Allegations of north-south abuse in Wicklow-Derry NHL game
THE GAA has said it is determined to deal with on-pitch north-south abuse but that counties themselves have to aid the process following allegations of another incident last weekend.
The Irish News understands that a Derry player was subjected to comments from a Wicklow player during the sides’ Allianz Hurling League Division 2B clash in Ballinascreen.
The alleged incident was not mentioned in the referee’s report and has not been reported to the GAA by Derry County Board, while Wicklow chairman Martin Fitzgerald said they were “unaware of any incident”.
A spokesperson for Derry County Board said: “The GAA has established processes in place to deal with any alleged incidents of sectarian abuse.”
It follows similar accusations arising from Cushendall’s defeat by St Thomas’ in the All-Ireland club semi-final last month, while it’s understood comments were also made to an Antrim hurler in an Allianz League game earlier this year.
The GAA’s rulebook categorises “an act by deed, word or gesture of a racist, sectarian or anti-inclusion/diversity nature” as a Category IV offence, which carries a minimum two-match ban if proven.
GAA director of communications Alan Milton confirmed that no investigation has been opened into the allegations. He says that the association is “deadly serious” about dealing with this kind of cultural/political abuse, but that no action can be taken unless incidents are reported through official channels.
“It’s exactly the same as racism, we’re deadly serious about it when you can prove that it happened. But if nobody brings it to our attention, we can’t investigate it.
“It’s difficult to make it stand up unless a third party has heard it. If it’s brought to our attention, the GAA will be rigorous in looking into it and will do everything we can to eradicate it.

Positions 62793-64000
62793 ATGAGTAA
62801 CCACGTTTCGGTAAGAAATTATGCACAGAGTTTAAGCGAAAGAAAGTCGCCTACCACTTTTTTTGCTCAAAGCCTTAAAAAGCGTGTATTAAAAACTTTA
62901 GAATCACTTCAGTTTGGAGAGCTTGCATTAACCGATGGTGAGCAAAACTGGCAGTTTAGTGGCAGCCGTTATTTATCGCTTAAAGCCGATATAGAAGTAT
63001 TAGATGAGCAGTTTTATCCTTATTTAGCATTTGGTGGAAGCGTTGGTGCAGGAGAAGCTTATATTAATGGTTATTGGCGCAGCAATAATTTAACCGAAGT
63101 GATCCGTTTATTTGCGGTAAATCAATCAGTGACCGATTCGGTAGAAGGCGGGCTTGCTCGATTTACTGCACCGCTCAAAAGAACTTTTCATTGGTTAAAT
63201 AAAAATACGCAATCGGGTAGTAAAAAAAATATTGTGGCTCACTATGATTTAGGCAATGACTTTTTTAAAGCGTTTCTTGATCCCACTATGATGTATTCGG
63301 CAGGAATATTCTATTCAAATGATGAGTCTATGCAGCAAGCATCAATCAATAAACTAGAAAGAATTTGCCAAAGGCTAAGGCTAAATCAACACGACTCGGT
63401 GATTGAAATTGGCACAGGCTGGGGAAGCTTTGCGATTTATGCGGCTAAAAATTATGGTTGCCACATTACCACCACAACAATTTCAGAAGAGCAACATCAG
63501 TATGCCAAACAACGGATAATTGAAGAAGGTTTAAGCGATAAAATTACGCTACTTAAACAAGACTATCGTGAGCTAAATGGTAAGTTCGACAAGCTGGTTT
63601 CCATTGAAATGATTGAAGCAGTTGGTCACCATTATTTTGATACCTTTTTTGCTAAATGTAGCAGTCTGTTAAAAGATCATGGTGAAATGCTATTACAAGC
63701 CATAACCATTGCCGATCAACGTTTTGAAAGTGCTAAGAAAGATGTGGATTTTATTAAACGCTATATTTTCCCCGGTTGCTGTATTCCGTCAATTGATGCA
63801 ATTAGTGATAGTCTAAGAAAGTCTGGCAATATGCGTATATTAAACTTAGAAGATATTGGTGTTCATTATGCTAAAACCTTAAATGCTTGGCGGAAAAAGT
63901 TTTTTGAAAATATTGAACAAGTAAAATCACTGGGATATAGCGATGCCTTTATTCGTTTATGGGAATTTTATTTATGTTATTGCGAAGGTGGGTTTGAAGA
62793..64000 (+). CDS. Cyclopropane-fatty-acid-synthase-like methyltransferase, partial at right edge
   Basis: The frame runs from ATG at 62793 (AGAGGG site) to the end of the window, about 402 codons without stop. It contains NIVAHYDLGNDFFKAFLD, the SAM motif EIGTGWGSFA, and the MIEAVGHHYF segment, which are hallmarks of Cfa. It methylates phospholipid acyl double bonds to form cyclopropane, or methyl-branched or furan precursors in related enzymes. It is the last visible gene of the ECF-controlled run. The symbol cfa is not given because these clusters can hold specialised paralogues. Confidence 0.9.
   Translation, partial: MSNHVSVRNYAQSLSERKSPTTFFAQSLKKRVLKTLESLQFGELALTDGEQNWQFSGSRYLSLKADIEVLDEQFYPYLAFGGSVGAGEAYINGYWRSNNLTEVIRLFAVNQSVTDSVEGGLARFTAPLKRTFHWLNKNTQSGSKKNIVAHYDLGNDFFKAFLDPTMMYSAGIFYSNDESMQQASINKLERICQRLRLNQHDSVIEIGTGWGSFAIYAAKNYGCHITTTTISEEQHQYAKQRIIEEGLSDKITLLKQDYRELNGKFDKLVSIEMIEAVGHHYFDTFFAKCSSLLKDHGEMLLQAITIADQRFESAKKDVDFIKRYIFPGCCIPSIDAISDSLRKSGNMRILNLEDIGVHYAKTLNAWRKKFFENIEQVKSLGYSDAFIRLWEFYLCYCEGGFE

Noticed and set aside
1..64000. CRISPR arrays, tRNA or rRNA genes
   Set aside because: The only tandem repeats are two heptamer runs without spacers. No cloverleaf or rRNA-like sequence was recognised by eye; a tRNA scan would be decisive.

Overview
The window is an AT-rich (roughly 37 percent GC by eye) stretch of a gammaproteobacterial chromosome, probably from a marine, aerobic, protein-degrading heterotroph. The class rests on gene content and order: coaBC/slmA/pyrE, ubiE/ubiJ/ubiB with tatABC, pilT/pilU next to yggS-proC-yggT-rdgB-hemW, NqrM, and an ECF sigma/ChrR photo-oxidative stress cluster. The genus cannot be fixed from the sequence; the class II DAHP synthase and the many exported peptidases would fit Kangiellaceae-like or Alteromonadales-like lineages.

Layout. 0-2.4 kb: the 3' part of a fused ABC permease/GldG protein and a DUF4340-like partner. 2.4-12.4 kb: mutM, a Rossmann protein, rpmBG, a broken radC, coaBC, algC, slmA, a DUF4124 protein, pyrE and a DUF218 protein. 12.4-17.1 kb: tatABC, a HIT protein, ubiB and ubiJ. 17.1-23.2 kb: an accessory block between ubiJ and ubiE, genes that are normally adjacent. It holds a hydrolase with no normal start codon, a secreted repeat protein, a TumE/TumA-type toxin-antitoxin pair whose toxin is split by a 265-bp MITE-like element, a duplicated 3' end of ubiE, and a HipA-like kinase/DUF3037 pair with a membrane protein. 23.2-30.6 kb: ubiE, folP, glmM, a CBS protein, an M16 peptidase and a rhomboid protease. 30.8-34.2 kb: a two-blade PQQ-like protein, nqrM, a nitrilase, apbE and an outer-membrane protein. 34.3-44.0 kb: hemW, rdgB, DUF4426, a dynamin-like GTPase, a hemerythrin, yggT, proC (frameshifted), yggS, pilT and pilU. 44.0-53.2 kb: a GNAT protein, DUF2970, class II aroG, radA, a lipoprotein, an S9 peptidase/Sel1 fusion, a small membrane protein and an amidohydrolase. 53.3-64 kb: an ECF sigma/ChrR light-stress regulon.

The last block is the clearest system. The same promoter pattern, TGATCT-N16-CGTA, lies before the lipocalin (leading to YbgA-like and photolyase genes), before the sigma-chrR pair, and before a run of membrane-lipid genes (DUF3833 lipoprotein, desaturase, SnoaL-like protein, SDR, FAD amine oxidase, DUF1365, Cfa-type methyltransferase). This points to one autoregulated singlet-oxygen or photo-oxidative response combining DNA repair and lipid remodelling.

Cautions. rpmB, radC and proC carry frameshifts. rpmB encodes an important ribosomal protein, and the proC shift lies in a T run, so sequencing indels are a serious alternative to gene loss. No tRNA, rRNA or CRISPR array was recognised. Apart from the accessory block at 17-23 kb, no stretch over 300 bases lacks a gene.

“In the balance of fairness and in natural law, it’s a really tricky situation. This has to be challenged through education, and that’s not going to bring short-term results.
“If nobody brings it to our attention, we don’t have anywhere to go. It has to be brought to our attention through the official channels, that’s how the GAA works.
“There have to be protocols, and those are that the aggrieved party brings it to our attention. Then we know there’s something to investigate.
“A process has to start somewhere, and somebody has to bring it to our attention, whether it’s a match official, the aggrieved party or someone else in close proximity to an incident.
“It’s an internal GAA matter and it’s up to internal GAA units to take a stance when they see this unacceptable behaviour. When that happens, the GAA will respond to the best of its ability.
“It has no part in our games, and no part in life.”
Derry and Wicklow are set to meet again this weekend in the Division 2B final, which will take place in Inniskeen on Sunday afternoon.
Wicklow won last weekend’s meeting 2-16 to 0-16 to inflict a first defeat of the year on John McEvoy’s side.